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Archive for April, 2011

Decisions in Economics

New Economics Flowchart

  • Environment: Objective factors to economic decision making.  These are the “nouns” of economic action.
  • Incentives: Subjective evaluation of the expected outcomes attainable through action.
  • Behavior: The objective action taken by an individual, the “verb” of economic action.
  • Welfare: Subjective and reflective evaluation of the condition of the actor

The purpose of this article is to reformulate the abstract analysis paradigm that was needlessly complicated by introducing social norms, technology, feedbacks and potential government functions to the stream of economic decision making.  What started in Law and Economics as ΔL ->Δ I -> ΔB -> ΔP morphed into a hodge-podge of cooperating and conflicting forces that each influenced different levels of the stream in different ways.  This resulted in a conflict between schools of thought where no conflict is theoretically necessary.  Instead of social norms being a separate factor from law on the incentives of acting individuals, they are each interacting pieces of a larger extra-actor Environment.

To accommodate this conflict, and to address the a la carte feedback loops introduced to further analyze economic behavior, a new paradigm needed to be introduced to better conceptualize the decision making process.  Additionally I have replaced the nebulously defined “economic performance” terminus with a more clear term, welfare.  Economic performance, as an abstract label for the result of economic action, does not clearly define what is being measured.  Further, by using the word “performance,” it is unclear if the term relates to some action or some physical state of affairs.  Neither of these definitions truly capture the output of economic action however, as only the individual actor can evaluate whether his actions have benefited himself, and to what extent they have done so.  Thus I have substituted the term “welfare” into the former terminus to denote how the actor perceives his current (post action) economic performance.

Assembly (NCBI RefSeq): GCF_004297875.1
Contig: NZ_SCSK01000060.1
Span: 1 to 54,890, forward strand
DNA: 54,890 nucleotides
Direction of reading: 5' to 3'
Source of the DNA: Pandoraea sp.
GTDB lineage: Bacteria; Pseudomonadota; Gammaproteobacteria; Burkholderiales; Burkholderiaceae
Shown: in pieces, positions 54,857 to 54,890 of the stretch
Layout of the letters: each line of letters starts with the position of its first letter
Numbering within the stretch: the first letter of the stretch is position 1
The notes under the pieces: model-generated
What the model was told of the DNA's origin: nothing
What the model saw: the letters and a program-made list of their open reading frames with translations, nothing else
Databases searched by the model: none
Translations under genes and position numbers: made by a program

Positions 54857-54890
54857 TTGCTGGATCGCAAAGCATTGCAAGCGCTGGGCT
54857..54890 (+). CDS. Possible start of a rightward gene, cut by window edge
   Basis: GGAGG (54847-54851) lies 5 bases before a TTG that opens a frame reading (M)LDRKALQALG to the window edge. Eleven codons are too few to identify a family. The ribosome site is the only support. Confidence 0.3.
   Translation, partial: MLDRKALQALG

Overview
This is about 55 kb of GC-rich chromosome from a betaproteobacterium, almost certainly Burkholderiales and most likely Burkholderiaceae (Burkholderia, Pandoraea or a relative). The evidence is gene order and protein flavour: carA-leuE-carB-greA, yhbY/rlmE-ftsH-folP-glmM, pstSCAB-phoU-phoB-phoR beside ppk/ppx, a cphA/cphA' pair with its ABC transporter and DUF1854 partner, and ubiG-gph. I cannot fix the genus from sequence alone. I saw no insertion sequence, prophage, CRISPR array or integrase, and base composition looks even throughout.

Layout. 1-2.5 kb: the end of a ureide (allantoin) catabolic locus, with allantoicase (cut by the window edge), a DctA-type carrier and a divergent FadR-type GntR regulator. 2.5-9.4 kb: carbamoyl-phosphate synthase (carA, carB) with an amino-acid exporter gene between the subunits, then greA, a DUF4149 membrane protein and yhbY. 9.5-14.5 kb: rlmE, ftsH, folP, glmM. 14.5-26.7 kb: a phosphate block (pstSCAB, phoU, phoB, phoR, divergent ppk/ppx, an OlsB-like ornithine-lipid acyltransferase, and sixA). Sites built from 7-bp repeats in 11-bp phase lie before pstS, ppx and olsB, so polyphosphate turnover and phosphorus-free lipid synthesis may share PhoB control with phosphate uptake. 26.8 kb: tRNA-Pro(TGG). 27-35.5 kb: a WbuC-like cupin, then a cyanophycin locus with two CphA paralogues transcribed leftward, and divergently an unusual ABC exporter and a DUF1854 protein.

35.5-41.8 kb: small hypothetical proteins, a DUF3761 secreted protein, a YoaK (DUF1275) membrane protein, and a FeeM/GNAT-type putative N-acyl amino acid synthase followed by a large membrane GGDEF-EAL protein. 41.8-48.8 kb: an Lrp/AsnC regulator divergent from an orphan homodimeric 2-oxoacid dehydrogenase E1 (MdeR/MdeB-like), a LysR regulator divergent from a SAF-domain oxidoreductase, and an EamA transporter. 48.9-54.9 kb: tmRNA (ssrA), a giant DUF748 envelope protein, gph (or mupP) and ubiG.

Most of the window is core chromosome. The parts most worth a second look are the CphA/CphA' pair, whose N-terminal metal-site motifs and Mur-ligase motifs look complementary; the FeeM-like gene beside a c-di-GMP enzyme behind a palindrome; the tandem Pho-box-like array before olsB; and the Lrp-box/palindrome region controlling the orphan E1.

Lastly I have formalized how each category of decision making relates to the others in a non-linear relationship to eliminate the feedback loops.  The original path is preserved in the new formulation below as the green arrows, but new arrows are introduced to exhaustively illustrate the other driving forces in economic decision making.  First, an actor’s behavior not only influences his subjective welfare, but also must affect the physical environment.  Second, changes in the Environment of an actor may directly affect his welfare without inducing any change in incentives or behavior of an actor (e.g. a neighbor to an individual trims a tree, allowing the latter individual better enjoyment of the sun while going about the same daily routine he otherwise would have undertaken).  Lastly it must be recognized that a change in an actor’s welfare will also cause a change in incentives for the actor.